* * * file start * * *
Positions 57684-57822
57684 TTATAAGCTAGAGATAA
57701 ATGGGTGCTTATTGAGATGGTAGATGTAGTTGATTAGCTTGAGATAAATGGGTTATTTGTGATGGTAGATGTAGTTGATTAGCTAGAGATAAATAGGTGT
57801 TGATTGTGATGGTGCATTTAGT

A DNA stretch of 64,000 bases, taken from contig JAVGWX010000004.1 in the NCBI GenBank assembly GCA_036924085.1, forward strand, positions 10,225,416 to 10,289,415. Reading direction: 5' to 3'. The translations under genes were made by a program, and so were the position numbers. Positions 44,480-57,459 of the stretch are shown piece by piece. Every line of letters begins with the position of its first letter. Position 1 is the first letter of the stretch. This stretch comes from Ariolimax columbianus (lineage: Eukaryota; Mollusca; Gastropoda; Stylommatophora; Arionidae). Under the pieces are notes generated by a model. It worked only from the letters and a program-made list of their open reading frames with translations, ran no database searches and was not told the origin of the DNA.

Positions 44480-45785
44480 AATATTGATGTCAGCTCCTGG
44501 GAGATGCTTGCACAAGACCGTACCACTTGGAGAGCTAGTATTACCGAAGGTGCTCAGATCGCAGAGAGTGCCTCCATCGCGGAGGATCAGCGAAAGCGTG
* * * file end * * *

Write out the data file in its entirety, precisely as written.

Positions 57684-57822
57684 TTATAAGCTAGAGATAA
57701 ATGGGTGCTTATTGAGATGGTAGATGTAGTTGATTAGCTTGAGATAAATGGGTTATTTGTGATGGTAGATGTAGTTGATTAGCTAGAGATAAATAGGTGT
57801 TGATTGTGATGGTGCATTTAGT

A DNA stretch of 64,000 bases, taken from contig JAVGWX010000004.1 in the NCBI GenBank assembly GCA_036924085.1, forward strand, positions 10,225,416 to 10,289,415. Reading direction: 5' to 3'. The translations under genes were made by a program, and so were the position numbers. Positions 44,480-57,459 of the stretch are shown piece by piece. Every line of letters begins with the position of its first letter. Position 1 is the first letter of the stretch. This stretch comes from Ariolimax columbianus (lineage: Eukaryota; Mollusca; Gastropoda; Stylommatophora; Arionidae). Under the pieces are notes generated by a model. It worked only from the letters and a program-made list of their open reading frames with translations, ran no database searches and was not told the origin of the DNA.

Positions 44480-45785
44480 AATATTGATGTCAGCTCCTGG
44501 GAGATGCTTGCACAAGACCGTACCACTTGGAGAGCTAGTATTACCGAAGGTGCTCAGATCGCAGAGAGTGCCTCCATCGCGGAGGATCAGCGAAAGCGTG